Physics presentation: interactions

Yes, beer is good. (Perhaps there's an extra letter in this sign that shouldn't be there...) But if you walked into a microbrewery with a wide selection of fine beers on tap, how do you know which beer is good? You don't have the time, money, or wherewithal to order and drink a pint of each different type of beer. So what do you do?

Some microbreweries offer what they call a "Brew-Ski," where a small sample of each of their beers on tap is placed, literally, on a "ski," in order to introduce you to their line-up. (These samplers are sometimes called "flights.")

Sampling individual beers separately is fine, but what would happen if all the different beers from a "Brew-Ski" were combined into the same glass? Is this so wrong?

Which leads us to our discussion of different types of mechanical interactions--forces. Since we will investigate the details of these forces later in this (algebra-based college physics) course to, let's settle for the "Brew-Ski" approach, where we'll look at a selection of important forces, briefly. And since many situations in the real world involve more than one type of force acting on the same object at the same time, we'll consider the result of combining different types of beers--that is, forces--into a net force.

Here's our "Brew-Ski" force line-up. Remember, we'll go into more detail on each of these as the course progresses, but for now, this will just be an introductory tasting.

Weight, or the force of gravity, is the easy-cheesy force. For our purposes its magnitude is always equal to the product of the object's mass m, and the gravitational strength constant g ("acceleration due to gravity"), regardless of the motion or location of the object. (Movie link: "Biggest Cliff Jump on Youtube (100+ Feet).")

The normal force is the supporting contact force exerted by a surface. Its magnitude can vary from zero (no or barely any contact) up to ∞, but practically speaking a surface can only exert up to a maximum value, depending on structural integrity of the underlying material, until it fails. In this case, the floor can exert a normal force to support the weight of the contents of the room, but only up to when the room gets filled with too much water. (Movie link: "Collapsing floor by filling room with water.")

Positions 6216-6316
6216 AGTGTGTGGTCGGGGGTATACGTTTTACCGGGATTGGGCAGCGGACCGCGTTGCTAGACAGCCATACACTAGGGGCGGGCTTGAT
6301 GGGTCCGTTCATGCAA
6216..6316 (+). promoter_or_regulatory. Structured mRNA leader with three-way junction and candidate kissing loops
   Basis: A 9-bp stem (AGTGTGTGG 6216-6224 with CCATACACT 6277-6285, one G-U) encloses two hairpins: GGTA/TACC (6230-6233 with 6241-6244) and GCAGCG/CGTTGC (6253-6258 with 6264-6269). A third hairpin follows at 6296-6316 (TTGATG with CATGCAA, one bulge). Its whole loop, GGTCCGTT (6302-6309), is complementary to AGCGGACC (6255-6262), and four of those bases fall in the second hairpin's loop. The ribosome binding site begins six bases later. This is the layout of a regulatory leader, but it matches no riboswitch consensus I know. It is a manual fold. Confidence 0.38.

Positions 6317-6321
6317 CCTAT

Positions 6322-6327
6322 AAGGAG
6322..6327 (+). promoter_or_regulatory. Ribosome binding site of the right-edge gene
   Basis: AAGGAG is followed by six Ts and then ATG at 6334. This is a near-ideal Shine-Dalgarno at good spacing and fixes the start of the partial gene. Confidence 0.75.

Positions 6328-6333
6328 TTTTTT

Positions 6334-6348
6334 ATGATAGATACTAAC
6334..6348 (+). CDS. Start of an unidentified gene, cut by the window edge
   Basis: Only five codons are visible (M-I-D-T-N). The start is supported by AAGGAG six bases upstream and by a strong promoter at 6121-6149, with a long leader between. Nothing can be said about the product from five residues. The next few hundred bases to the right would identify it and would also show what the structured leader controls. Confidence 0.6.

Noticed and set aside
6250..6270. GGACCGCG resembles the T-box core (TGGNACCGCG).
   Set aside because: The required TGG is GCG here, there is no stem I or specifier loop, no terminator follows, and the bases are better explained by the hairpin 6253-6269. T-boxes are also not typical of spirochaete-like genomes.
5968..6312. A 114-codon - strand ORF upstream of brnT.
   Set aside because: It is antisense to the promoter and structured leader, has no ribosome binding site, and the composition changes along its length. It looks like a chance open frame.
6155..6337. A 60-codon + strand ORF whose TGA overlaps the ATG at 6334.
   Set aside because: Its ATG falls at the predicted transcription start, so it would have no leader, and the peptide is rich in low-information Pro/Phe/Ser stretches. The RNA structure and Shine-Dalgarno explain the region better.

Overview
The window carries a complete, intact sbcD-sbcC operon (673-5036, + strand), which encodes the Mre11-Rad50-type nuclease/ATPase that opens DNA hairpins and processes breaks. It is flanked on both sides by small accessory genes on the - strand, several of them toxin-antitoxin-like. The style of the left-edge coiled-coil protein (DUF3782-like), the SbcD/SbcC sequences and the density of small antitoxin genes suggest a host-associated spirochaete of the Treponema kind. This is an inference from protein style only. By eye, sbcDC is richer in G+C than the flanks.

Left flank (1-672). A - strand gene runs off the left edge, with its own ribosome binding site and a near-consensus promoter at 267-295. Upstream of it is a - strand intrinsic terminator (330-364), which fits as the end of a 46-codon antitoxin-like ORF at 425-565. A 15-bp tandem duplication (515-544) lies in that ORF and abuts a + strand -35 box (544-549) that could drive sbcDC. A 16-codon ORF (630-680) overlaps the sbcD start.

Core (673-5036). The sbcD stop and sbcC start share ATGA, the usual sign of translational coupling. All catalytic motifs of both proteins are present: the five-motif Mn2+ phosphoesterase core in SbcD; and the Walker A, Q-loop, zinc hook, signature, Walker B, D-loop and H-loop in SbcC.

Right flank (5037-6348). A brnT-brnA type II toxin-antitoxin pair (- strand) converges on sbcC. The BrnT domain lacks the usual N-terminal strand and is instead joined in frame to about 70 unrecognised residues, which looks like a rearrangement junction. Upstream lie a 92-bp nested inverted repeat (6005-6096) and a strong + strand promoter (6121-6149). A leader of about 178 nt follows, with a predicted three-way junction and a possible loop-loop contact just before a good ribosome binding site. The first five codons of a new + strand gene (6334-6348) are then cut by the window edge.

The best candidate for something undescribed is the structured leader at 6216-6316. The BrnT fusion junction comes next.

The tension force is the force exerted along a string, rope, or cable. Its magnitude can vary from zero (slack or barely pulling) up to ∞, but practically speaking a rope will have a maximum value, depending on the strength of its material/construction, until it fails. Here, a towing "snatch" strap exerts a tension force to pull on a stuck vehicle, but only up to when it is pulled too much. (Movie link: "Broken snatch strap.")

The static and kinetic friction forces apply to unsticking or subsequently sliding an object across a surface, respectively. The magnitude of the static friction force can vary from zero (no or barely trying to unstick an object) up to a maximum value, at which point the object becomes unstuck, and just begins to move. The magnitude of the kinetic friction force magnitude is always a constant value, once the object is already unstuck and moving. Note that the maximum magnitude of "stiction" (static friction) is greater than the magnitude of "sliption" (kinetic friction). (Movie link: "Static vs. Sliding Friction.")

So much for the "Brew-Ski" overview of different types of forces. Let's move on to more complex situations, and the tools used to handle them.

Most everyday situations involve more than one type of interaction happening at the same time--consider the forces acting on the board: weight, normal force, tension, static friction force (assuming that the girl is not sliding off of the board), and kinetic friction force (assuming that the board is already sliding across the sand).

Each force is represented with a vector--the magnitude (length) represents the strength of the interaction, and the direction represents, well, the direction of the force exerted. Typically many forces, all acting on the same object can be depicted on a free body diagram.

Forces all acting on the same object all add together to result in a net force (Fnet), which is what the summation operator signifies. Since mathematically vectors can be broken up into x- and y- components, and then separately added together to find the resulting x- and y- components of the net force.

Looking ahead, how many Newton's laws are there? (Three.) But there are only two ways to classify motion--constant, or changing, corresponding to Newtons first law, or second law. Or only two ways to classify net force--zero, or non-zero, corresponding to Newton's first law, or second law.

So if there's only two types of motion, and two types of net forces, what's up with Newton's third law? As it turns out, Newton's third law has nothing to do with motion or net force, but something else entirely, something much more universal and encompassing than considering a particular type of motion or net force...

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